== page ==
One might be tempted to view cyber risk as a form of operational risk and treat it within the frameworks we have already established for assessing such risks. Instead, I think it pays to put cyber risks into a special category,4 recognize they are becoming increasingly sophisticated, and realize that creative new solutions are needed to monitor and mitigate these risks. Cyber attacks have become more systematic, maliciously targeting financial firms and playing out over time for maximum effect. Detection can be difficult; an institution may believe it has backed up its good data, but those data may already have been compromised by malicious code that has infiltrated the institution's system. Data integrity will increasingly need to be a focus as firms develop plans for how they will recover from the inevitable attack. As financial institutions have adopted new technologies, sometimes through third-party suppliers, they are susceptible to risks that they may not have faced before. Those making the attacks are also adopting new technologies that more easily exploit gaps in financial firms' information technology, payment messaging and transaction authorization systems, and supply chains, which can widen the extent of the attack and make response or recovery more difficult. In such a landscape, weaknesses in financial firms' governance and communications structures — for example, not being clear about who has the decision rights to turn off a system, or what effect turning off one system will have on other systems — can exacerbate problems faced by a firm under attack.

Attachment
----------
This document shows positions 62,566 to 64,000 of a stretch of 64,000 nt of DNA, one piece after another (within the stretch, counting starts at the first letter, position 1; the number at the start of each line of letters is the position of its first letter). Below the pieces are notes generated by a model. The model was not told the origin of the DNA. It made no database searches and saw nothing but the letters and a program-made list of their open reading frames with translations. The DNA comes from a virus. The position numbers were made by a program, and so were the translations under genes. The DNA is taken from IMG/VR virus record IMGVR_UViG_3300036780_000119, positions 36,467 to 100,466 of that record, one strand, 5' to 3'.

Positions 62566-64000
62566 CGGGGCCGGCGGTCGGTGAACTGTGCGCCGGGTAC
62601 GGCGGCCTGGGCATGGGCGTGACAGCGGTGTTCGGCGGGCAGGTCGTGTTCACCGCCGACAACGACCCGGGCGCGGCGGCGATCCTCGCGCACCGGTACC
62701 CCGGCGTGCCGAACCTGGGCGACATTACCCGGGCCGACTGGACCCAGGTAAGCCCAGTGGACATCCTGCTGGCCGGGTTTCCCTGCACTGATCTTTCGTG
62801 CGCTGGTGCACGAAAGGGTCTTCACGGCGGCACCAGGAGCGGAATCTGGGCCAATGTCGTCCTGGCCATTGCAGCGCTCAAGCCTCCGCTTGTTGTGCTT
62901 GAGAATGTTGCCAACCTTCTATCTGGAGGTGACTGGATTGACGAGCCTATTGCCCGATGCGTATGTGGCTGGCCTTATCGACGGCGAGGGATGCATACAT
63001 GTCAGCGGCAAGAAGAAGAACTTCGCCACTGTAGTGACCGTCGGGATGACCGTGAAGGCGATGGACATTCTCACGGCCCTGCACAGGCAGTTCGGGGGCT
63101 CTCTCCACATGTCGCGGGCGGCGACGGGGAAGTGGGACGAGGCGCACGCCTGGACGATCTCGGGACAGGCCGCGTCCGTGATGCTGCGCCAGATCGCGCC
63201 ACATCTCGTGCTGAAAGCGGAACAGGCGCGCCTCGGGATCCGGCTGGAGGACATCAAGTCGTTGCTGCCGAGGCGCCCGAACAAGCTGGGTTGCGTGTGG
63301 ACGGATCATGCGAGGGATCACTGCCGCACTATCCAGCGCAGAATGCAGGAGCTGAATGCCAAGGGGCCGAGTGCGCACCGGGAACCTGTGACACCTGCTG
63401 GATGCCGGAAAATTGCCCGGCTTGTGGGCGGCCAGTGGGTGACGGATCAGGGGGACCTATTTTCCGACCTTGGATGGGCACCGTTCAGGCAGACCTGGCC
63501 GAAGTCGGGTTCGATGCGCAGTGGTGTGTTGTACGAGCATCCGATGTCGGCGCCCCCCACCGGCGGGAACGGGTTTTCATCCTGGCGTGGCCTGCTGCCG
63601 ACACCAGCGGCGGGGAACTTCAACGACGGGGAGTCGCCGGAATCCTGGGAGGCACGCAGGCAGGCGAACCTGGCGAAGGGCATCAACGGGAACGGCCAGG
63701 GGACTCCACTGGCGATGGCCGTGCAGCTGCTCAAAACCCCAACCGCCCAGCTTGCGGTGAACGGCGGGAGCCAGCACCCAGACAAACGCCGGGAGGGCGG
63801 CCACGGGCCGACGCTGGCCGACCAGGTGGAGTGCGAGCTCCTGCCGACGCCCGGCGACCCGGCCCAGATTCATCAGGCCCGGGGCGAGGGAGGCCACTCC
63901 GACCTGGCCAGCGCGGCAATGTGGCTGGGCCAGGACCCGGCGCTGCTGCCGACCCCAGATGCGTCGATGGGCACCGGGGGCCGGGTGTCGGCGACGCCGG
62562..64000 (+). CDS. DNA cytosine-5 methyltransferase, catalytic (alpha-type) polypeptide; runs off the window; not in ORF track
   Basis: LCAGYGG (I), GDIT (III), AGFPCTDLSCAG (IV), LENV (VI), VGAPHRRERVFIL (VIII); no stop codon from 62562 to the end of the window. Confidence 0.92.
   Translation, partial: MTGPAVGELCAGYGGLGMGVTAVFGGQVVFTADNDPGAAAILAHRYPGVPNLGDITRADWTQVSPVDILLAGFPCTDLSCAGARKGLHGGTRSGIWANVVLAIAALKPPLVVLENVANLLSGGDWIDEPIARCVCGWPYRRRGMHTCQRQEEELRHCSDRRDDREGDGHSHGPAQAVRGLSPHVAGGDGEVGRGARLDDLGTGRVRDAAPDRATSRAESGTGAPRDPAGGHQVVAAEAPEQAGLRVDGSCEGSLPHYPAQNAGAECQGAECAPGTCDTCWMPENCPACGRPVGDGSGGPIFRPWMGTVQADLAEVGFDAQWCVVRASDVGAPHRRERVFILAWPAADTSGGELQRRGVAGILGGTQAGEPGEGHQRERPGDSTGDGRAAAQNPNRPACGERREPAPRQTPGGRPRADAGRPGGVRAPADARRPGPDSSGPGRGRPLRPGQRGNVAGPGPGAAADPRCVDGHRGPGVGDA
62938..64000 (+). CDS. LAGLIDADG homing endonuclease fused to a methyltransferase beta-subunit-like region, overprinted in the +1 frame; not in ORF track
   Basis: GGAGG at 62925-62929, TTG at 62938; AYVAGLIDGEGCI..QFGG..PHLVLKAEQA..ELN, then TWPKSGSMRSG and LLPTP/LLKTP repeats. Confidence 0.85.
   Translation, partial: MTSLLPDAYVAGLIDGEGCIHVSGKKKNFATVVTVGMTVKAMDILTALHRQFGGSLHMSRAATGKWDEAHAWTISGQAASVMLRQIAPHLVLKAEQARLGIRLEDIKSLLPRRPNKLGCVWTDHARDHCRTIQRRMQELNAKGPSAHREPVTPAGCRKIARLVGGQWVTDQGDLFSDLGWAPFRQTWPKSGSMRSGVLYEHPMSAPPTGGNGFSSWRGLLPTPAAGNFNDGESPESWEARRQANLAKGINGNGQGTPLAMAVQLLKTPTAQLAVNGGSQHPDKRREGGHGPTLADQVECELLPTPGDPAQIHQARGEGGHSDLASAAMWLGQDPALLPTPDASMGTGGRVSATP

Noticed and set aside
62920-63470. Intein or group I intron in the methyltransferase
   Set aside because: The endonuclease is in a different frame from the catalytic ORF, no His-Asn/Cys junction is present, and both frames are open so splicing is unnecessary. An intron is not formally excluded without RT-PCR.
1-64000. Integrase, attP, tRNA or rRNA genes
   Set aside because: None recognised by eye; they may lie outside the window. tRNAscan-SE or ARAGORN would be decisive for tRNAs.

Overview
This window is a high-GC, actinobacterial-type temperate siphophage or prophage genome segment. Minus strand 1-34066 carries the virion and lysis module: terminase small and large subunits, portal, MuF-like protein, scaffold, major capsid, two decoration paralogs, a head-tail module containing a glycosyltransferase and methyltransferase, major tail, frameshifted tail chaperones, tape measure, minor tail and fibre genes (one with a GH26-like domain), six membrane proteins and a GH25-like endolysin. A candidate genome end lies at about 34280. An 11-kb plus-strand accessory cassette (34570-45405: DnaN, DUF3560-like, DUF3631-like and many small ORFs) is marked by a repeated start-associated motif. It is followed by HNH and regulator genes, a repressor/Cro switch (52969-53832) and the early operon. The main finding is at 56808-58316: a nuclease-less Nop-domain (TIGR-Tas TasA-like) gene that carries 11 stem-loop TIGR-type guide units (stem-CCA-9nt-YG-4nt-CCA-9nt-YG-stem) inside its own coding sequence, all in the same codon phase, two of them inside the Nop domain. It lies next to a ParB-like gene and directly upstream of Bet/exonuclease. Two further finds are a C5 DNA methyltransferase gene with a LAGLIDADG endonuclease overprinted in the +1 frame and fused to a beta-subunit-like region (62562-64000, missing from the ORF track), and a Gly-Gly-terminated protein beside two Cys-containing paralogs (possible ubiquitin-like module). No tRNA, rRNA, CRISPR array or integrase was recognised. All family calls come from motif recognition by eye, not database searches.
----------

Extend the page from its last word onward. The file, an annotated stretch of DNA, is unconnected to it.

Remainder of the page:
Instead of being idiosyncratic and affecting only a few firms, as many operational risks are, cyber threats are more likely to be correlated across institutions because of the complex interconnections and dependencies among financial firms. This means that cyber threats are more likely to have wider spread, and potentially systemic, negative impacts than a typical operational problem that might arise from a failed system or process. Trading platforms, settlement and payments systems, and central securities depositories are all critical infrastructures on which financial firms depend, and if these systems go down, there are few substitutes. In addition, the advent of new technologies and the move to cloud computing create additional concentrated risk, as only a handful of third-parties provide these services.